An example of this mixing two ways of talking, I believe, occurred recently on WEIS. A light-hearted debate arose over which is better pizza, Chicago style deep dish or NY style flat and thin. Coyne jumped in to defend deep dish, being from Chicago and all, its his favorite. But I commented, kind of raining on this light-hearted parade, that “who cares”. “If humans have no free choice in the matter and are not responsible for their likes and dislikes, then what is the point of debating; other than the fact that the debaters can do no other than what they do—debate, and that, in a debate whose outcome is already determined and in which they have no personal responsibility.” This is Carroll’s contention; being a no-free-willer, no-true-chooser AND debating what is the best pizza, is “nonsense”, pointless, vacuously circular. Isn’t it?
Humans Do Choose
Choice is a deeply human characteristic. Carroll keeps using the term “human”, but I think it would be best to say “person”. Humans in comas or extremely mentally deficient do not make choices, or high level choices. So, persons are deeply characterized as ‘choice-makers’.
Carroll gives us a simple example. In the morning, you walk to our closet to choose a shirt for the day. Should I choose this blue one or that black one, you wonder. “That is a decision you have to make,” he says, “you can’t just say, ‘I’ll do whatever the atoms of my body were going to do.” (17)
Two points about this. First, I would like to emphasize that your choosing is not just an issue in your head, in your conscious framing of the situation. You can not stand there and not think about the situation and then find your arm rising to grasp the blue shirt. I guess it could work that way; it just doesn’t. Our choosing is more than a mental state, it is built into the way we live. A closet is physically designed to set up choice. Your wardrobe hanging in that closet is all about choosing from among it, choosing something that you feel good about for that day. Driving down the road, every intersection is a choice-opportunity, and on and on. The rudiments of choice go back into biology, into single-celled organisms and plants in general. They are Structurally Organized to ‘ignore’ most objects and ‘respond’ to a few. That is ‘proto’ choice.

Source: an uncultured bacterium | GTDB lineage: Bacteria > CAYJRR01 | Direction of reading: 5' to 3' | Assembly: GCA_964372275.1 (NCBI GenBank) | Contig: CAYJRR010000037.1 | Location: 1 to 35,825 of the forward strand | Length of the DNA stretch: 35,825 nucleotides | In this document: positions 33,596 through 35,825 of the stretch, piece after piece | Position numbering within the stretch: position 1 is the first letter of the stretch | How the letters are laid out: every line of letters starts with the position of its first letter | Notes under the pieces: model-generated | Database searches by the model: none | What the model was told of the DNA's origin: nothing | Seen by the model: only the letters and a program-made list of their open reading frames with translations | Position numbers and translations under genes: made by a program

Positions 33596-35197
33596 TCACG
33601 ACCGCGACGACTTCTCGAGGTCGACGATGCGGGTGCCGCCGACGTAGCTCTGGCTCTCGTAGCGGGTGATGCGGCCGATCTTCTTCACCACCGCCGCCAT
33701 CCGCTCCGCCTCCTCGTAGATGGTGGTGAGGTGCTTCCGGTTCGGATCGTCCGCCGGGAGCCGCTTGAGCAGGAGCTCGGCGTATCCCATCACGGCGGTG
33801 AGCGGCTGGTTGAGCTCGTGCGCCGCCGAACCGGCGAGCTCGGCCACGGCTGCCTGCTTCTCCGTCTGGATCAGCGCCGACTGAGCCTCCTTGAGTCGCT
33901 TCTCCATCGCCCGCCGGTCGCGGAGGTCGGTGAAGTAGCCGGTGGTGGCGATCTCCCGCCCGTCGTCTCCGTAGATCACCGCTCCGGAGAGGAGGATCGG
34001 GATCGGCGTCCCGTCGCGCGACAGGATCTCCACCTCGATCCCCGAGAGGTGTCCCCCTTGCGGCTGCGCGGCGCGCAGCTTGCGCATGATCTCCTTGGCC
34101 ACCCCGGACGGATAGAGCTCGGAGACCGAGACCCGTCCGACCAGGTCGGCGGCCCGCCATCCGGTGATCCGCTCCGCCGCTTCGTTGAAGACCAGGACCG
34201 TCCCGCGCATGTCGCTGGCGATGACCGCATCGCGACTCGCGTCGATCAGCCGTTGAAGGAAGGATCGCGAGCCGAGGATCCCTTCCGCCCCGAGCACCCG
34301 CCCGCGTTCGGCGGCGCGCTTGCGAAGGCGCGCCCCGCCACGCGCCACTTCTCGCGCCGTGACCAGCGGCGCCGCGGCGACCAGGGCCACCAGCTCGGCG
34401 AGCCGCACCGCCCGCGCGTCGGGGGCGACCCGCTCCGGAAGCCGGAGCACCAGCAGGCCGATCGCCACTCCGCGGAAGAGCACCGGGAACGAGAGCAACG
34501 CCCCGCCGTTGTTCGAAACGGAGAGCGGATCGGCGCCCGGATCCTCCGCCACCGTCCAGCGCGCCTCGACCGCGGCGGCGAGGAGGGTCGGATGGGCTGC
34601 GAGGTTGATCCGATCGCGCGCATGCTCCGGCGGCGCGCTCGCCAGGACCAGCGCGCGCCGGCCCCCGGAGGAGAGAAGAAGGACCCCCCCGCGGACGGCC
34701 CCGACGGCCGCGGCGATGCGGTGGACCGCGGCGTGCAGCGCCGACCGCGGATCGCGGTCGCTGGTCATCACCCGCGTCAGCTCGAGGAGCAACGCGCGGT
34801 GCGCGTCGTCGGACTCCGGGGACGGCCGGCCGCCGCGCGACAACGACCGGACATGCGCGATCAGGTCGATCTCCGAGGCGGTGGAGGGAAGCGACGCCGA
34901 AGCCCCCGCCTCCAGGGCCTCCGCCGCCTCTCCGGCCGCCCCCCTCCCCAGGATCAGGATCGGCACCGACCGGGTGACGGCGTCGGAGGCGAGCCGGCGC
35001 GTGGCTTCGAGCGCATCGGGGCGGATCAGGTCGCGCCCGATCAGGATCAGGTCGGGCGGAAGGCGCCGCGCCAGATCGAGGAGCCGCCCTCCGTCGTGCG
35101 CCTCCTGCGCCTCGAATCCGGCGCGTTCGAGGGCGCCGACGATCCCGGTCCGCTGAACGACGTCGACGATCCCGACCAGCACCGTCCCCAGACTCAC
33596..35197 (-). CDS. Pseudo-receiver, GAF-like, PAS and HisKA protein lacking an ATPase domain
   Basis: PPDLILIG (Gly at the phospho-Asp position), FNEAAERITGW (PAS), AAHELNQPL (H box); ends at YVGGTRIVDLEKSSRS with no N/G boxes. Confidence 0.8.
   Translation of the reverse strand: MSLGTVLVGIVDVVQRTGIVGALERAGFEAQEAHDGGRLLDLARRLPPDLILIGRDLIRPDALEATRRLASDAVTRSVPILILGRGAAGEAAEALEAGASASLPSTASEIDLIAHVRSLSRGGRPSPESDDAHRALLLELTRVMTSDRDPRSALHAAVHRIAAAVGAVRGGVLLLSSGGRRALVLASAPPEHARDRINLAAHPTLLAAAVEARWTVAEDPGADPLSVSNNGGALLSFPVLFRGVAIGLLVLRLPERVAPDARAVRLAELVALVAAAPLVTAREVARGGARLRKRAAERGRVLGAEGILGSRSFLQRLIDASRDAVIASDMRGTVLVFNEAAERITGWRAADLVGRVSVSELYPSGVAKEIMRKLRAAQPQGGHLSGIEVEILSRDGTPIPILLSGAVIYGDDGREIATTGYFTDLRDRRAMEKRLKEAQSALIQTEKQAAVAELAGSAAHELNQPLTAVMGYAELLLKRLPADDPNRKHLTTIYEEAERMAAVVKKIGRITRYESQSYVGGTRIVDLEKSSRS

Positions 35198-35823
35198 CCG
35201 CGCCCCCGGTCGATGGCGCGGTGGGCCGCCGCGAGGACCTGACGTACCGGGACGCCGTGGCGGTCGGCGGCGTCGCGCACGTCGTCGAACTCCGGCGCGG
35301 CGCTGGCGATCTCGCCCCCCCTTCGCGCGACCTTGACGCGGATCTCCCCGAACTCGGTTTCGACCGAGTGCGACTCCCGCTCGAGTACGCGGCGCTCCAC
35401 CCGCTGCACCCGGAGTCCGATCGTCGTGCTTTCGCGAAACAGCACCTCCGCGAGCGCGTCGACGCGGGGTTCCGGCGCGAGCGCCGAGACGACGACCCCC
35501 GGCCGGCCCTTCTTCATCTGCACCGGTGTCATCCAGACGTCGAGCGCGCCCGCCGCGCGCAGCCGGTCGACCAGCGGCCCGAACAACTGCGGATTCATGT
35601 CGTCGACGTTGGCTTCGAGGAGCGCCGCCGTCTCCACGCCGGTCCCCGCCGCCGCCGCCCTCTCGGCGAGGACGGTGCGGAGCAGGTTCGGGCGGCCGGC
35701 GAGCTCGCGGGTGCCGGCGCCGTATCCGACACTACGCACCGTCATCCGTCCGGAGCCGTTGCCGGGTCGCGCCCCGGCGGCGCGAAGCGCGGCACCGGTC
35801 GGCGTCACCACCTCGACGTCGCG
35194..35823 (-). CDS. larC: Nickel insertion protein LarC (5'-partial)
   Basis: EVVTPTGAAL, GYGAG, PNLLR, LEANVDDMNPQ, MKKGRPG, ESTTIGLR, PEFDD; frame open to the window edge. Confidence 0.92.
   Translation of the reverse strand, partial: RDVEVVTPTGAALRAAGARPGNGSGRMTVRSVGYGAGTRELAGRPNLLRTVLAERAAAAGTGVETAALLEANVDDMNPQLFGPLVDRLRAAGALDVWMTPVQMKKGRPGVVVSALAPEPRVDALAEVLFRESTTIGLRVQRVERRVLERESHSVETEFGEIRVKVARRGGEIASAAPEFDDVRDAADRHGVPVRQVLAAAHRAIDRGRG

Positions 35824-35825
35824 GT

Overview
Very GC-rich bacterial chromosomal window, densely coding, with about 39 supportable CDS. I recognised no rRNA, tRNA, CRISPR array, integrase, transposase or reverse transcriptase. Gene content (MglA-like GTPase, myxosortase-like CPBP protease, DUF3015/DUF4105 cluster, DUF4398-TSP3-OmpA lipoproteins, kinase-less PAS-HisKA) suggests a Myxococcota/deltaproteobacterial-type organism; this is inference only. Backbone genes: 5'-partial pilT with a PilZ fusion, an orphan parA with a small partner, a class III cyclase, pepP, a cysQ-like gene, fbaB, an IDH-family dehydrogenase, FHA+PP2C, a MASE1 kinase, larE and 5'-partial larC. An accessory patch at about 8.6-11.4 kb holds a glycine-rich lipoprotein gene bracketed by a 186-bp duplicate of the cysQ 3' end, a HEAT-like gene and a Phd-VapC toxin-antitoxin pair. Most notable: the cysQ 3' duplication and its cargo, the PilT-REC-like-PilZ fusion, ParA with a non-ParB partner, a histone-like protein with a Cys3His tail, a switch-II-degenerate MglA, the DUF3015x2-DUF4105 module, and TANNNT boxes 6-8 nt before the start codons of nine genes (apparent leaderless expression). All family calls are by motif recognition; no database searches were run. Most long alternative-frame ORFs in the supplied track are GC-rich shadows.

Secondly, and the point that Carroll emphasizes, no matter what physics knows will
happen next, You Don’t. As you stand in front of that closet, Choice is real for you because you are limited in our ability to know. Carroll says it is a matter of “epistemic access”. It is “the unavoidable reality of our incomplete knowledge (that) is responsible for why we find it useful to talk about the future using the language of choice…” “None of us knows the exact state of the universe, or has the calculational power to predict the future even if we did”, he writes; “we know about the rough configuration of our bodies and we have some idea of our mental states…given that incomplete information…” we choose and “it’s completely conceivable that we could have acted differently.” (19)
The Conclusive Point
There is the conclusive point, to my way of thinking. We have strong evidence that the course of our world is predetermined. Its course is physically necessary, BUT we do
not have practical access to knowledge of that. From our limited and inclusive participation in that world we have been rightly designed to act as if the future is open and that our choices are significant there in.
The next step in my argument will be to suggest that many of our cultural contexts (our “providential environments”–my phrase) are designed to facilitate our choices and give us the access that we do have to the necessary course of the universe. Not only are these cultural contexts compatible with the physical world but, interesting, as we accept our determined behavior in this universe, we can also be pleased with the success humans have had. It is as if the configuration of particles shortly after the Big Bang had ‘good things in mind for us’.
I believe the above position is similar to that put forth in my Human Freedom and Mother Nature post series, especially Posts 12 and 13, “The Character of Structures 1 and 2”. In philosophy, parts of this position were pioneered as far back as Emmanuel Kant (latter 18th century) in his “Critiques” of Theoretical Reasoning and Practical Reasoning. As pure and sublimely abstract as is physics, it only tells us part of the story for limited real human knowers and actors, including the scientists who act within that tradition. American Pragmatism has advanced this position of Practical Reasoning; human actors are as significant in the art of knowing as is the universe that stretches beyond us and of which we are an important part.
In the next post in this review of Sean Carroll’s The Big Picture, the mechanisms by which higher level, more complex objects “emerge” will be considered.
Notes— Since this post is a review of aspects of this book, I thought a few page references would be appropriate. I did attempt a close read of this material and it is a respected work. 1. page 379 2. 19 3. 105 4. 177-9 5. 6. 437 7. 437 8. 179 9. 102 10. 93 11. 15-19 12. 21 13. 108 14. 108 15. 379 16. 379 17. 379 18. 380 19. 380-1